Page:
The seasonally adjusted jobless rate remained at 5.1 percent in September, unchanged from the previous month, with both the number of people employed and those unemployed decreasing, the government said Friday.
The figure is well below the postwar record high of 5.5 percent marked earlier this year, having held steady after dropping to 5.1 percent in August for the first time in two years.
The number of people without jobs fell by 190,000 to 3.46 million, down for a fourth straight month, the Public Management, Home Affairs, Posts and Telecommunications Ministry said in a preliminary report.
But the number of employed people also fell for a second straight month, sinking by 70,000 to 63.46 million, the ministry said.
A separate report features rosier data.
The Health, Labor and Welfare Ministry said the same day that the ratio of job-offers to job-seekers rose 0.03 point from August to 0.66 in September. The figure means that 66 jobs were available for every 100 job-seekers.
The ratio was the highest since December 2000, when the last economic recovery phase peaked.
The number of job-offers rose 4.5 percent from August, while that of job-seekers fell 0.6 percent, the ministry said.
The number of new job-offers increased 17.8 percent from a year earlier, it said.
According to Chief Cabinet Secretary Yasuo Fukuda, while the jobless data indicate the worst may be over, the government cannot be overly optimistic.
“We are out of the worst part, but the (unemployment) level is still high,” Fukuda told a news conference.
Some analysts said that sentiment rose in the job market as manufacturers increased their output and investment.
“The sentiment concerning the labor market is definitely picking up,” said Seiji Adachi, an analyst at Credit Suisse First Boston. “But in terms of actual conditions, there has been little change.”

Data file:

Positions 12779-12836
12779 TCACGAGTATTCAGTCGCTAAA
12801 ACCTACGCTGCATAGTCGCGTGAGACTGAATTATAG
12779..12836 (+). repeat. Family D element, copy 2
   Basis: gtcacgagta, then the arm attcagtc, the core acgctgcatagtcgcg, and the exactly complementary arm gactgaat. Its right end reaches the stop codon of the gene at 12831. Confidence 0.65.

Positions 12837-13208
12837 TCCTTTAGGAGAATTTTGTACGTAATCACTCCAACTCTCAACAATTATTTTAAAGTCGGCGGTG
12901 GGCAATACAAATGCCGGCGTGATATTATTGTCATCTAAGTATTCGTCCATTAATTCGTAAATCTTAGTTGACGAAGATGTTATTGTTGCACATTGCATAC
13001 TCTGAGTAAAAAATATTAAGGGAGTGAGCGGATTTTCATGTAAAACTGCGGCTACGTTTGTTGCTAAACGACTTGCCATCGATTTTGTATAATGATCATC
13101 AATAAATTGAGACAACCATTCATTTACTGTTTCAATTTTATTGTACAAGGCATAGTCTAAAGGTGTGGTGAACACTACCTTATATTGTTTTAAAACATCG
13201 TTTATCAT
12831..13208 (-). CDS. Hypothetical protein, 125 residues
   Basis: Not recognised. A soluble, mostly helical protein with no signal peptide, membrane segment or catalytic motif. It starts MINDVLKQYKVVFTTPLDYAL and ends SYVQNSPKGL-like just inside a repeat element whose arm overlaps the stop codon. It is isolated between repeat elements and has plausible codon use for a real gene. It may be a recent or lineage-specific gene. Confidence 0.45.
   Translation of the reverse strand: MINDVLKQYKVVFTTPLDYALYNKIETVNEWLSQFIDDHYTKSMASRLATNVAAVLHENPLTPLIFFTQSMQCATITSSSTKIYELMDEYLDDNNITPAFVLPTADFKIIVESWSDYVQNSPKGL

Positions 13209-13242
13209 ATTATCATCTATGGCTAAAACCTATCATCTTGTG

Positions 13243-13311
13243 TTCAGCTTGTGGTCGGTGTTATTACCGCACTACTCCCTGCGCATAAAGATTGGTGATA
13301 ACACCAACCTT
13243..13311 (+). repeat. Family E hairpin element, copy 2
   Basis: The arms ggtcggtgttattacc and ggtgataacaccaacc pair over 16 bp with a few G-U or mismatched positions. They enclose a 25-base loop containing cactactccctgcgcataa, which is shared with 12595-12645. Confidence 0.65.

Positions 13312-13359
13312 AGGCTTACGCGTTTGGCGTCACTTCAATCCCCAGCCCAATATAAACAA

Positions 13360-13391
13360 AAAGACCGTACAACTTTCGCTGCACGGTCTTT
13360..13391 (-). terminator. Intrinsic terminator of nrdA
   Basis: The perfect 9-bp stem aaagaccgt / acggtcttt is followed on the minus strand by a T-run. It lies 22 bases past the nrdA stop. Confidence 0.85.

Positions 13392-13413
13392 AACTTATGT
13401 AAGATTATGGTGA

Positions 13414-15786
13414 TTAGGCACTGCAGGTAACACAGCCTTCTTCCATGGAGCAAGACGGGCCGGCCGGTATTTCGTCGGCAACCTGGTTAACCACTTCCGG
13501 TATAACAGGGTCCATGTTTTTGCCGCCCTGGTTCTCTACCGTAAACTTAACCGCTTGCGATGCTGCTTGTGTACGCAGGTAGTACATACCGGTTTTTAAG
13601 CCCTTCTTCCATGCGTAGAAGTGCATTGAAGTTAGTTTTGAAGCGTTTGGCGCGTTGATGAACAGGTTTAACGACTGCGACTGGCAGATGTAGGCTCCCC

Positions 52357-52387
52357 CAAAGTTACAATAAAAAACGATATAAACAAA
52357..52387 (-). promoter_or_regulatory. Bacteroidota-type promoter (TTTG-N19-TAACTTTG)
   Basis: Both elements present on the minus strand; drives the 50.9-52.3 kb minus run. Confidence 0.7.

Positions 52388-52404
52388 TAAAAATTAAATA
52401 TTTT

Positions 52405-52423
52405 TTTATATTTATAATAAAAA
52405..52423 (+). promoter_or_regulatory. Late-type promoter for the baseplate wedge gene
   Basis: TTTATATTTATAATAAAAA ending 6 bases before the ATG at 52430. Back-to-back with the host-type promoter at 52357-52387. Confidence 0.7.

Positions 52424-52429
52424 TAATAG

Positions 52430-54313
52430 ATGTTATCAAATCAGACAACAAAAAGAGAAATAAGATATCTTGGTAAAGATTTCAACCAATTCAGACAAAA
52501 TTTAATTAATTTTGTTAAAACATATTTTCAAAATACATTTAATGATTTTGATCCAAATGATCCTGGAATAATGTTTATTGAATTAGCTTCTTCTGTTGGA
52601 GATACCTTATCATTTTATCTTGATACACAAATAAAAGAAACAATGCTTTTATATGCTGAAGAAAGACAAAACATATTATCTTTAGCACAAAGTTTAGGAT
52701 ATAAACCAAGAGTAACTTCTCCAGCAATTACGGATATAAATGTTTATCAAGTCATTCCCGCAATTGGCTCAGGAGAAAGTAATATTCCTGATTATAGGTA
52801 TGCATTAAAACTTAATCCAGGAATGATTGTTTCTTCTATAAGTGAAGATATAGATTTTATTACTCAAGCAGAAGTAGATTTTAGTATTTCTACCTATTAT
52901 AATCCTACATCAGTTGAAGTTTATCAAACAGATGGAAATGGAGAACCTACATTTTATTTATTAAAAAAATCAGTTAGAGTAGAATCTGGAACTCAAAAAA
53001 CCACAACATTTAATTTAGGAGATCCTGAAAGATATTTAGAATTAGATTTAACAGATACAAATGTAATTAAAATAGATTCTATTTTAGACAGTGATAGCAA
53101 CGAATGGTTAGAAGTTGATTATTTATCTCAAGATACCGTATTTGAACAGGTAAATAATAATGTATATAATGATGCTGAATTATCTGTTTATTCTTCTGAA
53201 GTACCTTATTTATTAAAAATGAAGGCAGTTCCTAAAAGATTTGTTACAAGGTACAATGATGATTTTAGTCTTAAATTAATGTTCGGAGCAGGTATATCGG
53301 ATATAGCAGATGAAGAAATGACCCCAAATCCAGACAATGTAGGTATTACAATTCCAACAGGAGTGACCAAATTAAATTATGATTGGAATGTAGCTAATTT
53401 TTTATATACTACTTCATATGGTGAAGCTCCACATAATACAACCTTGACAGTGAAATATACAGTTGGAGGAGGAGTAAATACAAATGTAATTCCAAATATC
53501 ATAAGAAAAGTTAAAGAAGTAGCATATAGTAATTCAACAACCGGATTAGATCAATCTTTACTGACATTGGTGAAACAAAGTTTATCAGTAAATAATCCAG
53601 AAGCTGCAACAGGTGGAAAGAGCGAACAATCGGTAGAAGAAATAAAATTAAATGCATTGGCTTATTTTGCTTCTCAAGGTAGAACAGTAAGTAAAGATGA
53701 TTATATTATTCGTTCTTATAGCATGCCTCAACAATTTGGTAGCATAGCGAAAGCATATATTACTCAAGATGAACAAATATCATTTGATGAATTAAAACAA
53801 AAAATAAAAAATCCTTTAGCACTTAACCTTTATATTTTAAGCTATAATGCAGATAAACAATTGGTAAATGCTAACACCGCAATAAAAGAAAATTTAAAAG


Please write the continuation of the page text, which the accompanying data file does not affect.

The release of the jobless figures follows the recent unveiling of data indicating that other segments of the economy are improving.
Industrial production data for September, unveiled earlier in the week, suggest that output rose 3 percent, following a 0.7 percent decline in August.
The public management ministry report states that the jobless rate for men rose 0.2 percentage point from the previous month to 5.5 percent, while that for women fell 0.1 point to 4.7 percent in the reporting month.
Of those without jobs, the number of people forced out of their jobs fell 120,000 from a year earlier, to 1.10 million, according to Michio Matsumura, head of the public management ministry’s Labor Force Statistics Office.
Yet the government was unable to voice any optimism due to the distressingly high unemployment rate among younger people, Matsumura said.
Households spend less
Spending by salaried households fell a real 1.9 percent in September from a year earlier amid falling outlays on food and utility charges, according to a government report released Friday.
The spending decline followed a 2.2 percent rise in August, when strong demand for housing renovation boosted the figures, an official at the Public Management, Home Affairs, Posts and Telecommunications Ministry said in reference to the preliminary report.
The official also blamed the fall on brisk spending in September 2002, which featured more holidays than September this year.
The average monthly spending of these households stood at 315,887 yen, the report says.
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